(iii) In January 2004, IBM made a pledge to not assert on 500 software patents against anyone meeting the OSI definition of open source. While criticized by Bill Gates as “some new modern-day sort of communism”, the proposal to create a patent commons was generally received favourably in the press.

(iv) In November 2005, the Open Innovation Commons (OIN) was founded by IBM, Novell, Philips, Red Hat and Sony. The Commons was chartered to acquire patents and offer them royalty-free, providing they would not be asserted. Initial patents on Linux and web services were contributed. In March 2007, Oracle would license from the OIN. In August 2007, Google joined.

(v) In October 2005, IBM began open specification pledges, independently without partners. The first specifications were on selected open healthcare and education standards on web services, electronic forums and open document formats.

(vi) In July 2007, IBM pledged universal and perpetual access on patents on 150 core software interoperability standards. Implementers would have to reciprocate to also not assert. Additonal pledges were made in July 2009 and December 2011.

(vii) In January 2008, the Eco-Patent Commons were announced by the World Business Council, initiated by IBM during the 2007 GIO conference. Initial founders IBM, Nokia, Pitney Bowes and Sony pledged patents on energy conservation, pollution prevision, environmentally preferable materials, material use reduction and recycling opportunities. Additional corporations joined in 2008 and 2009.

(viii) In January 2005, after IBM had pledge 150 patents, Sun Microsystems pledged 1600 OpenSolaris patents under the CDDL. This was criticized as clumsy in comparison to IBM's approach, with the CDDL incompatible with GPL-licensed Linux.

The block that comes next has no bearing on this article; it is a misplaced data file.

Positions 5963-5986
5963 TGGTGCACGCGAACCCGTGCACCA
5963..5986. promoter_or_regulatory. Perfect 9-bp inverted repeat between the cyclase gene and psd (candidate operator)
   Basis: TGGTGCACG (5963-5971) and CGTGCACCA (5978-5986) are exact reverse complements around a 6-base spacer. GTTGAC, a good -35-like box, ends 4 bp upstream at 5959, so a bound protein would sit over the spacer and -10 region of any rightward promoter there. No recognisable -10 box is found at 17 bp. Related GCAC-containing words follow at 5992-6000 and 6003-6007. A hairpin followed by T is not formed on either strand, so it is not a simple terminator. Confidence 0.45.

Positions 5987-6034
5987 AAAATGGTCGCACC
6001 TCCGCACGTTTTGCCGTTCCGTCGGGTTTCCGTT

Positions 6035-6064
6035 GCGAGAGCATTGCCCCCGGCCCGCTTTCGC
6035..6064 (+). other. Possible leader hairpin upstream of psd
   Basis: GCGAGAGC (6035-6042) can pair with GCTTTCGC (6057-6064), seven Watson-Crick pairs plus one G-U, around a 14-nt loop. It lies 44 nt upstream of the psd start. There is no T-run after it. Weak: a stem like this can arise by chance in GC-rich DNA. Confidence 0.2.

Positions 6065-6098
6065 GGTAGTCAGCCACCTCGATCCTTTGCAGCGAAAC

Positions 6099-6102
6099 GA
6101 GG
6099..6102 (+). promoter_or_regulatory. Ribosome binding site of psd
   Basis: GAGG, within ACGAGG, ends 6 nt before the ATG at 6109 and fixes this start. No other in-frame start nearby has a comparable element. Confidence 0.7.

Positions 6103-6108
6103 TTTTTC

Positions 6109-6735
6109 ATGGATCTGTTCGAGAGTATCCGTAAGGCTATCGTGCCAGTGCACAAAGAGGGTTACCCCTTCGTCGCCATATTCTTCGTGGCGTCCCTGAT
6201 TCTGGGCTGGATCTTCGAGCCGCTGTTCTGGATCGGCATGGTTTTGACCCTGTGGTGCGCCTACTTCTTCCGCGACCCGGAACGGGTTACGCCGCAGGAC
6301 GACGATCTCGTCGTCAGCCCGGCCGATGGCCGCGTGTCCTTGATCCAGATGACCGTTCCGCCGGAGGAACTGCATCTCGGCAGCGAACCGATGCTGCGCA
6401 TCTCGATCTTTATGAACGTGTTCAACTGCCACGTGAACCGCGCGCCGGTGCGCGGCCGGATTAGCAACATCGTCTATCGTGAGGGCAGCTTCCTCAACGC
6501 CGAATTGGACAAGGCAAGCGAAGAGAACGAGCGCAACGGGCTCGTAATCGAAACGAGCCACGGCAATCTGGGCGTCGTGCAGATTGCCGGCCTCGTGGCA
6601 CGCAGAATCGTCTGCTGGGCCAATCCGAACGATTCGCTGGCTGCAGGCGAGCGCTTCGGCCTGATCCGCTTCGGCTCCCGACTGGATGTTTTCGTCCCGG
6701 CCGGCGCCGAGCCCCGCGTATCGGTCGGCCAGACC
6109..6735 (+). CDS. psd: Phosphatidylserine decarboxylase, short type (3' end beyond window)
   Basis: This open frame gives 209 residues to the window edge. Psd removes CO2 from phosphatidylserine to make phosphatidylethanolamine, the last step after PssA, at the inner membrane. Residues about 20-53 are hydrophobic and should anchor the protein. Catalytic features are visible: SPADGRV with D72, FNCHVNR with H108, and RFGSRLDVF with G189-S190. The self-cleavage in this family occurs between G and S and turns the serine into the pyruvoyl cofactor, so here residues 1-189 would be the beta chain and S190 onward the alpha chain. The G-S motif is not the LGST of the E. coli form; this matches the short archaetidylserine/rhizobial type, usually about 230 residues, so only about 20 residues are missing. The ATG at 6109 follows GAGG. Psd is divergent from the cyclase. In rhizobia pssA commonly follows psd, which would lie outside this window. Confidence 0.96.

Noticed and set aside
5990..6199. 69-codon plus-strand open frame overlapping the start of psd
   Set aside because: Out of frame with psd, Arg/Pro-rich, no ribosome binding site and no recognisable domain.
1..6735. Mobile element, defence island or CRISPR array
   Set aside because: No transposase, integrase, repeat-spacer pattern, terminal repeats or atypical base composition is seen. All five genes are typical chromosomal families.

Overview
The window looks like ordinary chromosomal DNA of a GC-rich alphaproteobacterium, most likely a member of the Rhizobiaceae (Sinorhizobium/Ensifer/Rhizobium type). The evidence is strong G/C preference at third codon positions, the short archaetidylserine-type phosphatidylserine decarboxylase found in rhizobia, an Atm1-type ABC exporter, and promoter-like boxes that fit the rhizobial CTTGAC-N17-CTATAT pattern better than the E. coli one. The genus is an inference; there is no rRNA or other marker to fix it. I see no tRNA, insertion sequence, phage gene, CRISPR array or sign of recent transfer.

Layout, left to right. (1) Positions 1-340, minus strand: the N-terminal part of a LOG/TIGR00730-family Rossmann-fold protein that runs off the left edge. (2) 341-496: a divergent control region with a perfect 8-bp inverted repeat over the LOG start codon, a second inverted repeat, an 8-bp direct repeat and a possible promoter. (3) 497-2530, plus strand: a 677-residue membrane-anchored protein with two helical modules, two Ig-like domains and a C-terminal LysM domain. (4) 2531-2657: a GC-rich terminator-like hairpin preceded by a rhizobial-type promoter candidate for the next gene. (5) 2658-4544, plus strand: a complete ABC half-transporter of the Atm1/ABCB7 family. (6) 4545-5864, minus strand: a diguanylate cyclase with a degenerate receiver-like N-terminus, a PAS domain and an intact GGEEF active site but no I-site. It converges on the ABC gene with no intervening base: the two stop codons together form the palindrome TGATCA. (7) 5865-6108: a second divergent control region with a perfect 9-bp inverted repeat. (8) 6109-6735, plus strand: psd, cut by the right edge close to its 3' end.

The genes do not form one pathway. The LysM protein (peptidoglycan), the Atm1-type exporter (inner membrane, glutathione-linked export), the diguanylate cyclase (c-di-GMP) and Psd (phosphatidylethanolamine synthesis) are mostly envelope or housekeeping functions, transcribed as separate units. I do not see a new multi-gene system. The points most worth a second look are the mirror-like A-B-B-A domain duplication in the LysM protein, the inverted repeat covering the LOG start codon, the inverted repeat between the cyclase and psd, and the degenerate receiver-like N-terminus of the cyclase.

(ix) In September 2006, Microsoft would declare an “Open Specification Promise”. The need to involve legal counsel on each and every patent licensing was criticized as “worse than useless”.

(x) In March 2013, Google would announce an “Open Patent Non-Assertation (OPN) Pledge” to not sue unless first attacked. The first 10 patents on MapReduce would be complemented in August 2013 on cloud technologies, and then 152 patents in August 2014.

Open sourcing as a behaviour can become acceptable within organizations through policy changes. Across organizations, transforming legal constrains requires a bigger vision. By 2008, a new style of government in the Obama administration would make OSwPS more acceptable, but still uncommon.

5.5.2 From 2002, Creative Commons has standardized open licensing

Intellectual property licensing has been made simpler, for the layman, with the popularization of Creative Commons (CC) licensing. A concise timeline of some milestones is charted in Figure 5.22.

Creative Commons licensing

Figure 5.22 Creative Commons licensing

The legal conditions were mostly worked out early in the decade, and gradually refined. A variety of social sharing platforms have encouraged CC licensing. More details can be found in Appendix B.5.2.

(i) The December 2002 release of CC 1.0 enabled individuals and organizations to declare privileges for reuse and/or derivations of works. Otherwise, content is automatically copyrighted, and negotiation is required case-by-case. CC licensing is intended to cover all works beyond software (for which properties of executability are more complicated). The newer versions of CC licenses are refinements due to legal jurisdictions.